Review: Painter 12, faster, better-looking, more efficient

Whenever Corel releases another upgrade of Painter, it’s always interesting to see which new brushes they’ve come up with this time, and above all: how those brushes perform. Right up till version 11 the new brushes were nothing less but awe-inspiring, but they also required a hefty machine to get some performance from them. Much of the joy of painting digitally with those versions was outdone by the slow rendering of paint. With version 12, Corel hasn’t just added brushes and other creative goodies. It has dramatically increased Painter’s speed — so much so that it is a real pleasure to work with any type of brush in this new version. I found it hard to find anything that will not instantly appeal to digital artists in Painter 12.

New brushes and speed improvements aren’t the only new features of Painter 12. It starts with launching the program. Instead of the familiar interface, you’re now catapulted in the 21st Century with an interface that is much easier to work with, including more efficient palettes, faster access to media, tools, and commands, and toolbars and interface elements that match Snow Leopard perfectly.

There’s a Navigator panel that resembles Adobe’s navigator panels a lot, so you’ll feel at home in Painter 12 if you also work with Adobe creative software. A very nice novelty that is bound to save time is the so-called Temporal Colors palette. This is the colour wheel popping up right under your last mouse cursor position. You make it seem and go away with a keystroke.

Command-Option-1 pops up the color wheel

In the domain of eye poppers I found the Mirror and Kaleidoscope tools to be extremely powerful. The Mirror tool comes close to the one in Autodesk’s SketchBook Pro. It allows you to create perfect symmetries. The only thing that differs from the Autodesk version is the ease-of-use. Painter’s actually is better.

Not found anywhere else is the Kaleidoscope tool. This is in essence a mirroring tool with more than one or two axis — you can have up to 12 on a machine that has the necessary power (Mac Mini painters do best to limit the number of axis to 6 at most). Kaleidoscope is great to draw “mandalas” and symmetrical patterns in a semi-circular way. If you have this in your fingers, you can create portraits and landscapes using nothing but kaleidoscopic patterns…

I also tried out the new brushes. First of all: there isn’t a brush that forces you to pause before you see the effect of it anymore. The speed of Painter 12 really is amazing. Additionally, a whole range of brushes either have been improved upon or are entirely new. There are new Gel brushes and digital airbrushes; these are fine and let you do things you couldn’t before, but the most spectacular new brushes are in my opinion the new Real Watercolour Real Wet Oil brushes. Combined with the real-time performance of Painter 12 in every area, these brushes come very close to the real thing.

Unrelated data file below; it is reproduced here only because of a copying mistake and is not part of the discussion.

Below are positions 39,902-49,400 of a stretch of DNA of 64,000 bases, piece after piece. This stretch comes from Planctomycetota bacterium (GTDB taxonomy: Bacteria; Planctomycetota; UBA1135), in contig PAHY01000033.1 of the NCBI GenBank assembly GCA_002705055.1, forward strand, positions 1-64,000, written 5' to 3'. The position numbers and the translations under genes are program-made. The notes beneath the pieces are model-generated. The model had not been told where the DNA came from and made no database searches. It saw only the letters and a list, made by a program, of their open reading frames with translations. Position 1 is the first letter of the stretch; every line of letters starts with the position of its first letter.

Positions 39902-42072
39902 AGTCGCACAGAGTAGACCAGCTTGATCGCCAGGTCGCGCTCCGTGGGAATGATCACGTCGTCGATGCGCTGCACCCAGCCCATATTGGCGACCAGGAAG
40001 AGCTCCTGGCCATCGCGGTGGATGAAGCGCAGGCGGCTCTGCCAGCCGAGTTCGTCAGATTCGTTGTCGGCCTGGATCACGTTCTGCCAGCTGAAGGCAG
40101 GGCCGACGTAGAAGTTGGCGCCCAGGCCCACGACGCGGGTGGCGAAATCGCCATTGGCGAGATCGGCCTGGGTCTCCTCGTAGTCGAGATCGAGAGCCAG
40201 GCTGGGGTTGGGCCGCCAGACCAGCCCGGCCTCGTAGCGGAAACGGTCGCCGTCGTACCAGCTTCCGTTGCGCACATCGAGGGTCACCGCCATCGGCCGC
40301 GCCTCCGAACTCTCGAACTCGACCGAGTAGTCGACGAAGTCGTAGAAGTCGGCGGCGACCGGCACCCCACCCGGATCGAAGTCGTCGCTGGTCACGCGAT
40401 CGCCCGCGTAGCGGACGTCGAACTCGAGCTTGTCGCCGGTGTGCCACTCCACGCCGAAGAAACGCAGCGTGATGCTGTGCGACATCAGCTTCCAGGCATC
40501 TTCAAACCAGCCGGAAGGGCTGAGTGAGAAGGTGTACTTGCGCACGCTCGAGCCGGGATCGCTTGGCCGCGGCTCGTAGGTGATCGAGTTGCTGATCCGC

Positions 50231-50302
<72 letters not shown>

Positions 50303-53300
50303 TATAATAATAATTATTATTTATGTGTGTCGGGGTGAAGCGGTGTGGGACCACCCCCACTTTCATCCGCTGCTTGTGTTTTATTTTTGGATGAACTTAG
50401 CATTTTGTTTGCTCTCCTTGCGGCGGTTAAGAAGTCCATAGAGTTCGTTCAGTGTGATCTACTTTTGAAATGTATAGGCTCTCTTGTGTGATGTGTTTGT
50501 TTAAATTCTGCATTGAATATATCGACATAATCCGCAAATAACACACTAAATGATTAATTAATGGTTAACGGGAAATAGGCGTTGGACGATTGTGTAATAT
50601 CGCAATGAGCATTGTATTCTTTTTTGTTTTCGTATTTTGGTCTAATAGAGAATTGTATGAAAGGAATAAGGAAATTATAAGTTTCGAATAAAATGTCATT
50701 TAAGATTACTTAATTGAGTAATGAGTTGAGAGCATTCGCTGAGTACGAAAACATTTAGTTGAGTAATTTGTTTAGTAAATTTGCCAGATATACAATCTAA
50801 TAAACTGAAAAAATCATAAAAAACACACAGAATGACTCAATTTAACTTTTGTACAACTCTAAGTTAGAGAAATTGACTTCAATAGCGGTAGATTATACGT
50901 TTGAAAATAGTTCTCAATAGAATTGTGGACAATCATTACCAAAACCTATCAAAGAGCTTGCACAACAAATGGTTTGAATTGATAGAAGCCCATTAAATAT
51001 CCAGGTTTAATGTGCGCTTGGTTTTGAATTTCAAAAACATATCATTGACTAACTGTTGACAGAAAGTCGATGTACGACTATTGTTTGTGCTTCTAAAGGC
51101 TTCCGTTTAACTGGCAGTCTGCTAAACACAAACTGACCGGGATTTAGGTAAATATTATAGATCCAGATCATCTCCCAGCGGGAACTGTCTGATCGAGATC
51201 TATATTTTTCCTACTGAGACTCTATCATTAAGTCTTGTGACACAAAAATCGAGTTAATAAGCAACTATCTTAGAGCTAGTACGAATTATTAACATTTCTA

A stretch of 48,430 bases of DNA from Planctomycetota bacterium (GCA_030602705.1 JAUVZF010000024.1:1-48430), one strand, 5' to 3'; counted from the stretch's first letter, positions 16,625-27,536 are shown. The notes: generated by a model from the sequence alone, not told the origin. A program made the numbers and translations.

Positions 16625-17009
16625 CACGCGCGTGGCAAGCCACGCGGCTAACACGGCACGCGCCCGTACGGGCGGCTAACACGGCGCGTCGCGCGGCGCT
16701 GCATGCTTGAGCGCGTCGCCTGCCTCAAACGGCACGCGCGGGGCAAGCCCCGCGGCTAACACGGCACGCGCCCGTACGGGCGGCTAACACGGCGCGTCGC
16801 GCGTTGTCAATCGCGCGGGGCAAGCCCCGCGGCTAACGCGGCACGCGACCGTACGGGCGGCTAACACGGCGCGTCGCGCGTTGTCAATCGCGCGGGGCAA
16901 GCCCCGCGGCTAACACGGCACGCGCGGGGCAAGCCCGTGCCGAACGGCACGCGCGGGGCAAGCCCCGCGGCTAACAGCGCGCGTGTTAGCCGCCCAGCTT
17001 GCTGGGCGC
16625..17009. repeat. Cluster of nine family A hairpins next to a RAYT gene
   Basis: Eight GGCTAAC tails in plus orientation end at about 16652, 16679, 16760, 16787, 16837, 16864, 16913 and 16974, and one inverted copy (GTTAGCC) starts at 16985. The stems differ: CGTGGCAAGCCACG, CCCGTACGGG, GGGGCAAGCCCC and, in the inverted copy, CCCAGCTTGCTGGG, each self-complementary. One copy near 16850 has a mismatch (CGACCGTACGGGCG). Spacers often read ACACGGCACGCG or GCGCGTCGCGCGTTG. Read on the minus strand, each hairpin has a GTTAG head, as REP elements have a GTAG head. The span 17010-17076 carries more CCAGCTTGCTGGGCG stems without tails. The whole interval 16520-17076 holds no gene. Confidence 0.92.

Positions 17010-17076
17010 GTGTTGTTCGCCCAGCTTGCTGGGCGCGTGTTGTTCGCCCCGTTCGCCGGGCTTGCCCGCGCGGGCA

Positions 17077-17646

With earlier versions, I always found the results very close to the real thing, but not the way you applied the ‘paint’ to the canvas. In version 12, both are close to painting with real paint. The only thing that still lacks is the feeling of paint that you can’t mimic with a graphics tablet.

With the Real Watercolor and Wet Oil brushes, you can see the paint dry while you’re working. Again, not seconds or even minutes after you have brushed it in, but right after — as in the real world.

Cloning with Painter 12 is much easier and more efficient than it used to be. Much of the cloning functionality is now grouped in a panel. There’s no fiddling with strange looking icons in the main window anymore. Everything, including the opacity of the original cloning document, is set from one panel. Libraries too have been enhanced; they are more easily set up in a more logical way, and also panel-based.

well organized with panels

What else is new? Rendering is faster, much faster. It’s better too, with higher quality zooms. Changing a brush’s size, opacity, angle and squeeze parameters is more efficient too. You can now do this in real-time, using shortcuts — command-option to launch the interactive control circle and other keys to change the parameters. There’s an error in the Help file: if you want to change opacity you need to press the Option key to actually change it, not the Control key.

I also tried out the new computed circular dab controls. They work fast and simple. There’s not much more to say about that. It just works.

Brush calibration is now a panel too. It works for individual brushes instead for the whole Painter application, and is great when you have a Wacom tablet.

Less enthusiastic I was about Painter’s Photoshop support. It still complains when you try to load a 16-bit file. Worse yet, although Painter 12 does support multi-layer images, it’s important all your layers are on the same level, and no clipping masks. On import, the latter will be converted into an ordinary layer automatically.

Despite Photoshop support still not perfect, the rest of Painter 12 is near-perfect. The program is truly responsive throughout, has a fantastic array of creative tools and capabilities, and offers some very creative new ways to paint and draw. It is hard to find anything that will not instantly appeal to digital artists in Painter 12.


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